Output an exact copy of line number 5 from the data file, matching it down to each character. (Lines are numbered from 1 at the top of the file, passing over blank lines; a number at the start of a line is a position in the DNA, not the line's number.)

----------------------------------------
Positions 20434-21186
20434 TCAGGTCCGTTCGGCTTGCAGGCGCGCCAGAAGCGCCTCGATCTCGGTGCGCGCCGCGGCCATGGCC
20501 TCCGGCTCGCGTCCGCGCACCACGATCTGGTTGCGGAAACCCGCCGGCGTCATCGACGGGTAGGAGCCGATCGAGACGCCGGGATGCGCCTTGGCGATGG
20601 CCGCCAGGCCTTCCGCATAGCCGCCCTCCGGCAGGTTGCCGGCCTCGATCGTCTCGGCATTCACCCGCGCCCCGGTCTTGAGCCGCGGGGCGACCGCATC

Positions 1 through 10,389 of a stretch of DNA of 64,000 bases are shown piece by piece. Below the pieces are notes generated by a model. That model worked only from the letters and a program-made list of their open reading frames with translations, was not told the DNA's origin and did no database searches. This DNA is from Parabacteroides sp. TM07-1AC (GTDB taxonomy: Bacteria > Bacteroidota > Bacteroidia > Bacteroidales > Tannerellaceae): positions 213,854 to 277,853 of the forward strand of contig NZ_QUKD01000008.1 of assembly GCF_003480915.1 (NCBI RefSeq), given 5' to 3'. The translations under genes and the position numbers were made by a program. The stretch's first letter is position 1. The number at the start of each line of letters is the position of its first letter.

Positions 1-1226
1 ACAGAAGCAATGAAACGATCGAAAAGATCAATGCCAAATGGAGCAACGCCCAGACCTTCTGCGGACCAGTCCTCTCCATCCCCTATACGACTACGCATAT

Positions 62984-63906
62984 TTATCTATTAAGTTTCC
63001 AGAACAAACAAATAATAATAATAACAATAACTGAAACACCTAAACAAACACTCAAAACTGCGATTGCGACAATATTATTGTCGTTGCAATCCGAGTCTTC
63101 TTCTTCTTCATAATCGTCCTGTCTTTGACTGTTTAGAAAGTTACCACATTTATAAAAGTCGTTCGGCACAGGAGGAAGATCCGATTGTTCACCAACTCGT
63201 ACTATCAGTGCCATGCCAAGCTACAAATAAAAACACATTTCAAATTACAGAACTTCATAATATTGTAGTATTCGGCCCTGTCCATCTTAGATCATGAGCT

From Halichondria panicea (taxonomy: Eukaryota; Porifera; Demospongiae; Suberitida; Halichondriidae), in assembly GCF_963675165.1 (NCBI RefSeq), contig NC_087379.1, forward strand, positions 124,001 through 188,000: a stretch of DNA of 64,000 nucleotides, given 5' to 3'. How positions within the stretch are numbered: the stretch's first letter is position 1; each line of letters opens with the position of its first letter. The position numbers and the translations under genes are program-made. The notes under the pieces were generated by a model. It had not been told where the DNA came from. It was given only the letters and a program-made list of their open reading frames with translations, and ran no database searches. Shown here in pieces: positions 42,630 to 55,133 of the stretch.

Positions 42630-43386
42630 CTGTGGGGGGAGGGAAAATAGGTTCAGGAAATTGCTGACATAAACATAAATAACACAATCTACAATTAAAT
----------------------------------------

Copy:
Positions 1 through 10,389 of a stretch of DNA of 64,000 bases are shown piece by piece. Below the pieces are notes generated by a model. That model worked only from the letters and a program-made list of their open reading frames with translations, was not told the DNA's origin and did no database searches. This DNA is from Parabacteroides sp. TM07-1AC (GTDB taxonomy: Bacteria > Bacteroidota > Bacteroidia > Bacteroidales > Tannerellaceae): positions 213,854 to 277,853 of the forward strand of contig NZ_QUKD01000008.1 of assembly GCF_003480915.1 (NCBI RefSeq), given 5' to 3'. The translations under genes and the position numbers were made by a program. The stretch's first letter is position 1. The number at the start of each line of letters is the position of its first letter.